I was running the other day—disobeying myself since I’m taking a short hiatus from running, but I promised myself “just a quick mile.” Of course it’s never quick or a mile. Somewhere around mile five a song kicked in. Not even sure how it made my playlist, because it’s certainly not a running song. But every time I hear it, it takes me back to another world.
I remember the first time I heard it—heard, not just listened. I really heard the words.
I was in the North End of Hartford near the “Wayless Convenience Store.” I loved that name. I wasn’t sure if the prices were lower, the layout was bad, whether they had an unfriendly staff, or perhaps it was inconvenient to get shot shortcutting through that particular neighborhood–dangerous at the time–rather than investing the time to go all the way around.
It was the kind of neighborhood I frequented often working on the road—complete with noodle shops, Jamaican food, gang members with Rottweilers, gunshots popping off in the distance. I’d give an upward nod to the Blue Guys and Red Guys on their respective corners; half were in wheelchairs because they succumbed to violence–Hartford was tough at the time. They probably didn’t have the money to go to Good Guy Shooting School. Only good guys shoot straight—I know this from watching Walker, Texas Ranger. Bad guys can’t hit the side of a barn with a 50 caliber at point-blank range. That’s why I was never particularly terrified at shots in the distance. I just imagined they were firecrackers.
I would walk the block or two rather than drive my branded corporate Ford into the neighborhoods. No one responded well to branded corporate Fords, though a young-looking white girl with a clipboard seemed too out-of-place to shoot. A curiosity. Everyone always asked me if I was a social worker. Or a cop.
I’d say, “No. Insurance. I need Mr. So-and-So to make sure he’s okay. And bring him a check.” That was invariably the start of a fine relationship. If I tried to speak in the language at hand–even better. I met a lot of good people that way. No one really wants to live in a tough neighborhood–the neighborhood where the bus routes keep you in and keep the Other Half politely away so they don’t have to see how people must live to survive–they can eat dinner peacefully in front of the news and speculate about the need for welfare reform. The neighborhood with the school with the leaky roof that no one cares to fix where teachers don’t really want to teach if they can possibly get a job at the Other School. The project doors that never close right–it’s 120 degrees in the summer and 150 in the winter, because the heat cranks high as you put it, even with the windows cracked and the doors half-open. They’d like to be somewhere else, too. They’re pretending the gunshots are fireworks just the same as me.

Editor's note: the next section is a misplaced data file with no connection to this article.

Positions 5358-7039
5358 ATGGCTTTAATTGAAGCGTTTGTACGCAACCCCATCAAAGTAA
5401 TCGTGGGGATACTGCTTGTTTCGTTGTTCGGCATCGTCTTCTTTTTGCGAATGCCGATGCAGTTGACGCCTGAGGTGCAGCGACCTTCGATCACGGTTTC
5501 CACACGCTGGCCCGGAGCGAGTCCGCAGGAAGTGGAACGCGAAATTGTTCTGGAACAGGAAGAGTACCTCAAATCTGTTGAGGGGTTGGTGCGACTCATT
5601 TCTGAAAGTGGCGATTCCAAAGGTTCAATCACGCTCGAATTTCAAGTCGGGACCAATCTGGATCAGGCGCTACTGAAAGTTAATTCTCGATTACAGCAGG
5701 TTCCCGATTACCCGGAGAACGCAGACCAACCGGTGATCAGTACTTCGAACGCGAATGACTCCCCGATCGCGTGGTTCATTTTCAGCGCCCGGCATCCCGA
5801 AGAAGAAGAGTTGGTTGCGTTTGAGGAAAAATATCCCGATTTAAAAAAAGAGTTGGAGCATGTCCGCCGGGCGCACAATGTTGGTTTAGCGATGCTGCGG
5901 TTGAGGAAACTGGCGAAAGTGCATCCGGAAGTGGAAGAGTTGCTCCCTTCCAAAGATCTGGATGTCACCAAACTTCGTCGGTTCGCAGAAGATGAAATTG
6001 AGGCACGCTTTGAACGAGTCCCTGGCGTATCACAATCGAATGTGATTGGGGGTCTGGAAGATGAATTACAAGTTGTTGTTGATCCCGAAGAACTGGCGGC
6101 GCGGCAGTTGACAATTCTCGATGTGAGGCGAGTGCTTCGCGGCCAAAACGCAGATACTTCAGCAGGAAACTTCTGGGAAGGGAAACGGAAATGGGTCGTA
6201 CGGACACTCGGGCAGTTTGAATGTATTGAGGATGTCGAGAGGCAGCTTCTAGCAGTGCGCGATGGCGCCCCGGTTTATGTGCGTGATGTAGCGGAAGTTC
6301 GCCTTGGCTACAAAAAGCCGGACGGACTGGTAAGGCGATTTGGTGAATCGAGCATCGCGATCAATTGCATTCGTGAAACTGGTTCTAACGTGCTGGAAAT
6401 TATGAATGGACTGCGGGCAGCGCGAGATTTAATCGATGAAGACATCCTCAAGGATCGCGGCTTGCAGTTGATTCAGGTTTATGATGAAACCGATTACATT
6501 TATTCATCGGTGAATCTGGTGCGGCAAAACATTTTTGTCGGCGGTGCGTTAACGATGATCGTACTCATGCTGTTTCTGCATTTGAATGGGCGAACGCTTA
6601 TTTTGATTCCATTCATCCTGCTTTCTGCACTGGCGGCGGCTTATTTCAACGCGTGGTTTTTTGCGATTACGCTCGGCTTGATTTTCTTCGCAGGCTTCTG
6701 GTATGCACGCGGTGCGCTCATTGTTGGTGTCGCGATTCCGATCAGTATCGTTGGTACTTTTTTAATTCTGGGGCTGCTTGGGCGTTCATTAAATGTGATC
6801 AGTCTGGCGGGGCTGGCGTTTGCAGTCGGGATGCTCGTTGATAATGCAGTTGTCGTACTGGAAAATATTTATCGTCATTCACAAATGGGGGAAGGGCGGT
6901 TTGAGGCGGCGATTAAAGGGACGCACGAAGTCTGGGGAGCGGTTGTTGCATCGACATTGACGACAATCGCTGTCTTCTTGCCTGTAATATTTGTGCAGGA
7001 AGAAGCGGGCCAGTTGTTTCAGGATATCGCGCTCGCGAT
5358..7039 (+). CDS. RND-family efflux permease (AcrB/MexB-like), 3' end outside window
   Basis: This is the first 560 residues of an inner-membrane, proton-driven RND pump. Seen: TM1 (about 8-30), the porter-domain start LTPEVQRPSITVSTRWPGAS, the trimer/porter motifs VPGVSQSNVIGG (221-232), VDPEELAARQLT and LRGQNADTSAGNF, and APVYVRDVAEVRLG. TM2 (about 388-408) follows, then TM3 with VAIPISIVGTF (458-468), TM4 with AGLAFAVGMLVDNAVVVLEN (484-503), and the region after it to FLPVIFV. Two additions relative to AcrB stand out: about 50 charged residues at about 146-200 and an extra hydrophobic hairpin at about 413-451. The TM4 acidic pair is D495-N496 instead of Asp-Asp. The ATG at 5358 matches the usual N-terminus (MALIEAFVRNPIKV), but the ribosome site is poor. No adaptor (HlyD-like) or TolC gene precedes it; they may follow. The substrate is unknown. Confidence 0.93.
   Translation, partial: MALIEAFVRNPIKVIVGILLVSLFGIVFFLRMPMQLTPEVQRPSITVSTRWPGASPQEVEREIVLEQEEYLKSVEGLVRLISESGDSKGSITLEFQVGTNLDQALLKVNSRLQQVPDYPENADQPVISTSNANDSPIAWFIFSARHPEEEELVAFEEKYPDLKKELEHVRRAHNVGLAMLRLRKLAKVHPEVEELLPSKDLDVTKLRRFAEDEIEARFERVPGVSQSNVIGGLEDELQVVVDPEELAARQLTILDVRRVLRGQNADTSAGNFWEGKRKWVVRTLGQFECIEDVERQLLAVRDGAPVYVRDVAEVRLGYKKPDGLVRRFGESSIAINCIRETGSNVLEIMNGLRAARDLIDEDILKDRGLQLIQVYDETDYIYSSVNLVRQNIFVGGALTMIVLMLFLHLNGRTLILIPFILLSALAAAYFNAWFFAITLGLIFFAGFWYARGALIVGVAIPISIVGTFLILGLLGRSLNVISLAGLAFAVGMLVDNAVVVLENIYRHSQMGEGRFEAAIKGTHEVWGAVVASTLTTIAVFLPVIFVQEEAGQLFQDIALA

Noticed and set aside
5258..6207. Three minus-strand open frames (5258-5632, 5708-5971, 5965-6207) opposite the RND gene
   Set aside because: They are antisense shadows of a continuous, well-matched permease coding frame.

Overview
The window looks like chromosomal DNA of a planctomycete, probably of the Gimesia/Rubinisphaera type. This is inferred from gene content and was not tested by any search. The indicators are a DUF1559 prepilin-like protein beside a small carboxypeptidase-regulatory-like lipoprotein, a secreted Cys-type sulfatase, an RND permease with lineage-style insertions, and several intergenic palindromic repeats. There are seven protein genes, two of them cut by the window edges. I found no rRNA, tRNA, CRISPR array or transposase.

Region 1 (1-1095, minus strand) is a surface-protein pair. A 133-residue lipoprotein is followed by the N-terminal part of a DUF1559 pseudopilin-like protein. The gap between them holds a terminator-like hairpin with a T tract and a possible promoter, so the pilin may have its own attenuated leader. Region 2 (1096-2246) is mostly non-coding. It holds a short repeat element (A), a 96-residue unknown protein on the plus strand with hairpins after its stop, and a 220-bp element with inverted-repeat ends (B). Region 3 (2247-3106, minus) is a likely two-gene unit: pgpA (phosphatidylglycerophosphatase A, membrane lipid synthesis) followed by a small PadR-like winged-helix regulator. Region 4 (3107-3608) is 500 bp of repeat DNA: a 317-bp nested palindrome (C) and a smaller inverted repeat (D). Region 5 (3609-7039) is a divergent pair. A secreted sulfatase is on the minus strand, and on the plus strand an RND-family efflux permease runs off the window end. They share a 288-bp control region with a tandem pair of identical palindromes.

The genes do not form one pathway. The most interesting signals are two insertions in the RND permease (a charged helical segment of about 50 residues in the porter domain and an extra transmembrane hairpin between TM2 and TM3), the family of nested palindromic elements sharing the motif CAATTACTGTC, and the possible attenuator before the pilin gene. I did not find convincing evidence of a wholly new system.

But that was the setting when I heard that song. It came on WHCN out of Hartford, one of our last indie radio stations at the time, which we loved because we’d blow out of our new corporate careers on a Friday and go to Hawaiian Shirt Friday, my friend and I. I had a crush on the DJ. He liked my friend. That’s generally the way things worked through most of my teens and twenties. It’s all water under the bridge now. We had fun.
The song came on. I listened. And when I hear it now, it still stays a while.
The beauty of that song, the simplicity. The words. They remind me every time that the only thing that matters is love, simplicity, honesty, truth. That a lot of our problems are of our own manufacture. Relationship problems, business problems, problems with life–Skynyrd says it well, “Troubles will come–they will pass.”
Funny–these reminders come in every shape, size, and form. A butterfly. A friend’s book. A conversation. A Pad Thai dinner. A single word email. And sometimes, when you least expect it, even a Southern Rock band.